3. An interesting project I'd like to undertake someday is to give artists the same instructions and see what they produce. I've done it in small ways with their initial test jobs. And really, it does not take that much $$ to do it. But I don't have excess $$ to devote to 'fun' things like that. It is either do fun tests or do the actual art projects. We sometimes see the same thing with photogs that shoot the same subject in a shootout. And of course movie remakes. But movie remakes are not really comparable since tech and time changes things so much. For recent test jobs I had the artists work on my Greta Thunberg 'How Dare You' series. (Sorry, can't post em here due to content and politics.) One male artist was given a script of Greta by candlelight...but he flaked out on his first test job. Why do they waste my time? Everything needed is given up front. No mystery. Why accept the job if you know you are a flake? Maybe that is the issue...flakes don't know they are flakes. Next month when I get more $ I will give the 'Greta by candlelight' job to someone else.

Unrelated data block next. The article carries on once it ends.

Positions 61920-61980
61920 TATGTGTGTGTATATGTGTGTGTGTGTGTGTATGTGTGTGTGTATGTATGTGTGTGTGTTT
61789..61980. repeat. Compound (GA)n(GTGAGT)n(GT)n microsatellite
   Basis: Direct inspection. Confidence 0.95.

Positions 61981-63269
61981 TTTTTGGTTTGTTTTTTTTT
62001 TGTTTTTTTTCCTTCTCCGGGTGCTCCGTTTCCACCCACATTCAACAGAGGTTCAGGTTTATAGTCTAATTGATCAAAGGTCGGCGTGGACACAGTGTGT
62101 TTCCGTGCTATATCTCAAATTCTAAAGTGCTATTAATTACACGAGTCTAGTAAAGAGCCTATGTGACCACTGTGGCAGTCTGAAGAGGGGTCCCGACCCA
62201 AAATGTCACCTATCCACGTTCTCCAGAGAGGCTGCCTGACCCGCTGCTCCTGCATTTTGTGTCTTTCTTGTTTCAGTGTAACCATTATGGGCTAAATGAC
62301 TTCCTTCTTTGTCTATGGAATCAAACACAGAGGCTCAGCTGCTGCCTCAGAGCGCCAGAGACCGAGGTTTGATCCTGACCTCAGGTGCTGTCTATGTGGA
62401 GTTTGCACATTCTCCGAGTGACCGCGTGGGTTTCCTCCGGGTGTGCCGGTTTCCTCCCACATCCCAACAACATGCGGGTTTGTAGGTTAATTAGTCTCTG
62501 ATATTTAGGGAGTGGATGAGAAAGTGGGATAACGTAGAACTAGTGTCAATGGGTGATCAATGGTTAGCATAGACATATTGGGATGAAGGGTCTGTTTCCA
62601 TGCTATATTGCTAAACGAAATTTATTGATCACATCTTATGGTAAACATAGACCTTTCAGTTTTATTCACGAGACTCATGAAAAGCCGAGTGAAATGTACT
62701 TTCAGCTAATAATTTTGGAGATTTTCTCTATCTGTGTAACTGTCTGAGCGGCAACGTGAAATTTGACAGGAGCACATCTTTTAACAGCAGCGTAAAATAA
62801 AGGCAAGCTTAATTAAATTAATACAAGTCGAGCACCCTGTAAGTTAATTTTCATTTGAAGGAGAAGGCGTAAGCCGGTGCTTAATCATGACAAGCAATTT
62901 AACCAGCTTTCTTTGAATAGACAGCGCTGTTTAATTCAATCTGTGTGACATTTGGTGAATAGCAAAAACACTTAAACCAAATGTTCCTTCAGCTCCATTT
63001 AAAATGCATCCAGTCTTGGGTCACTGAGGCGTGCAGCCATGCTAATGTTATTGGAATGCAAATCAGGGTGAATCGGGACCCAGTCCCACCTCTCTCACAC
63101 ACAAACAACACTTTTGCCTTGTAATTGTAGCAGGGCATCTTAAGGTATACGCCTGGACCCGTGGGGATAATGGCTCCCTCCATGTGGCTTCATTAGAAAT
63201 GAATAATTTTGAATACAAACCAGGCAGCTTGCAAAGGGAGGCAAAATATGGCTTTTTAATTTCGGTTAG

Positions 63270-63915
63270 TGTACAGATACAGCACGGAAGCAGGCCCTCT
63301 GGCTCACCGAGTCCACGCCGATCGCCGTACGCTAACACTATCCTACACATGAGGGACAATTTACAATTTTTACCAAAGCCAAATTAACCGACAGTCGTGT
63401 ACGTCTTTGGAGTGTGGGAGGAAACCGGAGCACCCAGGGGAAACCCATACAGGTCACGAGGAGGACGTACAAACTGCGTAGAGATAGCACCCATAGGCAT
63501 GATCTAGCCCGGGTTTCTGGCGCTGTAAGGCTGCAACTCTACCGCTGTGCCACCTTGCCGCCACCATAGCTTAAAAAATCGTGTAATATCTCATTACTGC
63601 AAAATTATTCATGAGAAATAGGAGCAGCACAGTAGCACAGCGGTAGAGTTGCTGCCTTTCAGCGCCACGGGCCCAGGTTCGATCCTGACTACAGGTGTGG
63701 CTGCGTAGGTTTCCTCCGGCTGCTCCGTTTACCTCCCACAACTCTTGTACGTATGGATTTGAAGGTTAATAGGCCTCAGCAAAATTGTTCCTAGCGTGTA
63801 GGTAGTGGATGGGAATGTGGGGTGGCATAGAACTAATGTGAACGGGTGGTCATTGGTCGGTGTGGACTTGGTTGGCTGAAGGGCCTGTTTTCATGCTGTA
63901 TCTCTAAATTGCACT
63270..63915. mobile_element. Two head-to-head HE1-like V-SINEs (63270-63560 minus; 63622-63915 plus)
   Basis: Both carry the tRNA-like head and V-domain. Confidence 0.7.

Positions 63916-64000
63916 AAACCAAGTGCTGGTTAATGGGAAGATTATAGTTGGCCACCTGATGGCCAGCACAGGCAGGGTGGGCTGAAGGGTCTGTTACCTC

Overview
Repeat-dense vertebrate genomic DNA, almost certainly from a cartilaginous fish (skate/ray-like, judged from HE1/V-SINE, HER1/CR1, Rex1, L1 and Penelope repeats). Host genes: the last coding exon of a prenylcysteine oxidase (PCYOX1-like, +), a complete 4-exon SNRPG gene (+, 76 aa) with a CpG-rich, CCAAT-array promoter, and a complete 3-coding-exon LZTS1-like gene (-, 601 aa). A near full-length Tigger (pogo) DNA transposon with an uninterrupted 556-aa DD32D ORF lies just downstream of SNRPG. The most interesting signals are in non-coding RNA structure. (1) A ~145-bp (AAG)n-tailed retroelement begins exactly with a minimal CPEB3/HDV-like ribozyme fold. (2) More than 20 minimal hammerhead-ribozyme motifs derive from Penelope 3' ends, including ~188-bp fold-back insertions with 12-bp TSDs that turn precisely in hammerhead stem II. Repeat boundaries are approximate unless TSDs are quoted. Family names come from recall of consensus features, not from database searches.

4. Now Uli, what you and Max propose is that no one that works for a low fee is reliable or does good work. Sure, Crumb is fantastic! No debate there. But you have to accept your budget and work within it. And even so, how many times do we hear about flaky and rich actors and artists? Other option is not to do anything unless rich. In my case, my lifetime 51 year body of work would have never happened if I had to wait to get rich before I did anything. nsfw https://danielteolijr.wordpress.com/2017/08/30/its-the-birthday-of-american-cartoonist-r-crumb/ Most of what I commission is underground comix. When I mention Crumb I am not comparing his technique to what I commission. My comparison is with the subject matter. Crumb is the godfather of underground comix. nsfw https://danielteolijr.wordpress.com/2016/08/28/when-history-must-distill-what-defines-underground-comix-into-the-creative-genius-that-is-the-alpha-and-the-omega-of-underground-comix-there-can-be-no-argument-dispute-or-question-that-name-is-cr/ And even though my art is produced on a low budget, it is decent work. Especially when you consider the price.